Marine Biology

, 155:315

Genetic diversity of Nymphon (Arthropoda: Pycnogonida: Nymphonidae) along the Antarctic Peninsula with a focus on Nymphon australe Hodgson 1902

Original Paper

DOI: 10.1007/s00227-008-1029-5

Cite this article as:
Mahon, A.R., Arango, C.P. & Halanych, K.M. Mar Biol (2008) 155: 315. doi:10.1007/s00227-008-1029-5


Sea spiders are conspicuous, and often abundant, members of the Antarctic benthic community. Nymphonidae (Pycnogonida) in Southern Ocean waters comprise over 240 species which are often difficult to assign due to their intraspecific ‘highly variable’ morphology. In particular, Nymphon australe, the numerically dominant species in Antarctic waters is known to have a high level of phenotypic variation in external morphology and is also reported to have a circumpolar distribution. Circumpolarity seems contradictory to the pycnogonid’s brooding lifestyle and presumably limited dispersal. Here we examine the genetic diversity of several Nymphon species collected in the Antarctic Peninsular region. Concomitantly, we assess the genetic structure of N. australe to gain insight into Nymphon dispersal capacity. Cytochrome c oxidase subunit I (COI) and 16S ribosomal gene data suggest a recent common history and/or recent gene-flow of N. australe populations across nearly 800 km of the Antarctic Peninsula. Furthermore, these data support that the Antarctic Peninsula region may hold two previously unrecognized species of Nymphon.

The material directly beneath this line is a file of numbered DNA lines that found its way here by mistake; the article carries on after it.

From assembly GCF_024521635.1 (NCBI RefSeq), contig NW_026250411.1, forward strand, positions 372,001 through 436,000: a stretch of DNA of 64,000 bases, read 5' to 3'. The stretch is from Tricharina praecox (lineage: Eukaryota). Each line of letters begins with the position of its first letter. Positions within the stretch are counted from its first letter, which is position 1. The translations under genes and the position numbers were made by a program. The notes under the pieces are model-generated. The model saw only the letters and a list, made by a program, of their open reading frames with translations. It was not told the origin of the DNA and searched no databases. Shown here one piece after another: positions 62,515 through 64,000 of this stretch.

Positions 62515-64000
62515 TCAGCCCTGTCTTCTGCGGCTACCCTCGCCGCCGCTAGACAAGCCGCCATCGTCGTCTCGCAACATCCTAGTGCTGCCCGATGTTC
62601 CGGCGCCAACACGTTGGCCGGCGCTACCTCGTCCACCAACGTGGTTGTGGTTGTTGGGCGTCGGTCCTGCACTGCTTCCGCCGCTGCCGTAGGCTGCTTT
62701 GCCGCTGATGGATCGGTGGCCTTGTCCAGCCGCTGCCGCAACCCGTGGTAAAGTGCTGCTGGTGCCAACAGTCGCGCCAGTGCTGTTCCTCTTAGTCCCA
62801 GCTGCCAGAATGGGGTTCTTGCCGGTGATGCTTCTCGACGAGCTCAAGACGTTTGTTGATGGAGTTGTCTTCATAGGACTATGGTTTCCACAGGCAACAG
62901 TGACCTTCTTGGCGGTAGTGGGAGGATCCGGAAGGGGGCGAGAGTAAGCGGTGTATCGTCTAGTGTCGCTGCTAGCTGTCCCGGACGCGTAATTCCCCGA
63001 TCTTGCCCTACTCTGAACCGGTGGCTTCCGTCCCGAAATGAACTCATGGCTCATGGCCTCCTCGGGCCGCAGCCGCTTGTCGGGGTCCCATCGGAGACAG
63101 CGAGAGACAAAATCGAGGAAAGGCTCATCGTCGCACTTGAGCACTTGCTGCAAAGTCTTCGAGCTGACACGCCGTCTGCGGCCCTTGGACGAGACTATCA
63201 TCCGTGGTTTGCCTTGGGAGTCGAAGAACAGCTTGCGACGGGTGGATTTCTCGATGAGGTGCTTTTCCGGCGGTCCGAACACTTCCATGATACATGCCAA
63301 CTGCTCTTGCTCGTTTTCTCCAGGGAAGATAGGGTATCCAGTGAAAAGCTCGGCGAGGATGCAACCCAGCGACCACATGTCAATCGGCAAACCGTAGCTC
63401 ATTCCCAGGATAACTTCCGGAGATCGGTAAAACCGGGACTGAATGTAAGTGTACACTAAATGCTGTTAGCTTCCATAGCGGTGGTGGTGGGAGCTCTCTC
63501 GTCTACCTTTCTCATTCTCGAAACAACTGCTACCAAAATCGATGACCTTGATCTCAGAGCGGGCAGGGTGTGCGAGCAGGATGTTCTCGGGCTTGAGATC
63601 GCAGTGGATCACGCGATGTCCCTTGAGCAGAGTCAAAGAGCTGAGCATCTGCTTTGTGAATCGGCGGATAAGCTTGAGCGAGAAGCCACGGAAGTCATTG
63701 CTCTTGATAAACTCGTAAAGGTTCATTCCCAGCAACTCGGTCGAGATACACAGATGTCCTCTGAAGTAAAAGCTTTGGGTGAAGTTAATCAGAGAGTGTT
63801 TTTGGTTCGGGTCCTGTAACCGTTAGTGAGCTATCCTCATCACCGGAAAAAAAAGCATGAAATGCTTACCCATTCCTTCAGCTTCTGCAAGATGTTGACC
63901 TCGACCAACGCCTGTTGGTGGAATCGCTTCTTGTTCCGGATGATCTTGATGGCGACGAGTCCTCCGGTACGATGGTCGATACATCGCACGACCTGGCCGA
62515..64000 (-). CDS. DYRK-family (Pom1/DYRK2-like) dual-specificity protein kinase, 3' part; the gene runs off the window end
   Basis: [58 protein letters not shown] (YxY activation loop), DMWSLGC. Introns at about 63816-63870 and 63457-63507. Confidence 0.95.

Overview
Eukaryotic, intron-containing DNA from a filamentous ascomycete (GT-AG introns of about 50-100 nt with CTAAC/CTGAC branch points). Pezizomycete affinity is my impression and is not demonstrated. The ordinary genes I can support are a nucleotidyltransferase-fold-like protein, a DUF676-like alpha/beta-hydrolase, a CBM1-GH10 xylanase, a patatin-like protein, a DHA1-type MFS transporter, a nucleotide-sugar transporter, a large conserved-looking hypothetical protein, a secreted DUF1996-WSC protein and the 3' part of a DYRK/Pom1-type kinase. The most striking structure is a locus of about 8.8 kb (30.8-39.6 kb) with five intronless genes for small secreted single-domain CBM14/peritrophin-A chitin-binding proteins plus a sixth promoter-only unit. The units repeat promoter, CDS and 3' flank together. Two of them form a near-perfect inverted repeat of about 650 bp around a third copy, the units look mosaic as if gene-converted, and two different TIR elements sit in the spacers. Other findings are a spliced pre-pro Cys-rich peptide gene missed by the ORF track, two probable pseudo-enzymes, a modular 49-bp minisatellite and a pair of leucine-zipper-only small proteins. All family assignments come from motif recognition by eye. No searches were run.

Supplementary material

227_2008_1029_MOESM1_ESM.eps (877 kb)
Supplementary Figure 1. Bayesian analysis of combined COI + 16S collapsed haplotype dataset using the GTR+I+G model of substitution, displaying only the clade containing Nymphon australe and the outgroup Nymphon paucituberculatum. Inset displays the entire tree topology. Haplotype designations (Roman numerals) correlate to data presented in Figure 3 and Supplementary Table 3 (EPS 878 kb)
227_2008_1029_MOESM2_ESM.doc (304 kb)
Supplementary Table 1 (DOC 304 kb)
227_2008_1029_MOESM3_ESM.doc (32 kb)
Supplementary Table 2 (DOC 33 kb)
227_2008_1029_MOESM4_ESM.doc (62 kb)
Supplementary Table 3 (DOC 62 kb)

Copyright information

© Springer-Verlag 2008

Authors and Affiliations

  1. 1.The Department of Biological SciencesAuburn UniversityAuburnUSA
  2. 2.Queensland MuseumSouth BrisbaneAustralia
  3. 3.Department of Biological SciencesThe University of Notre DameNotre DameUSA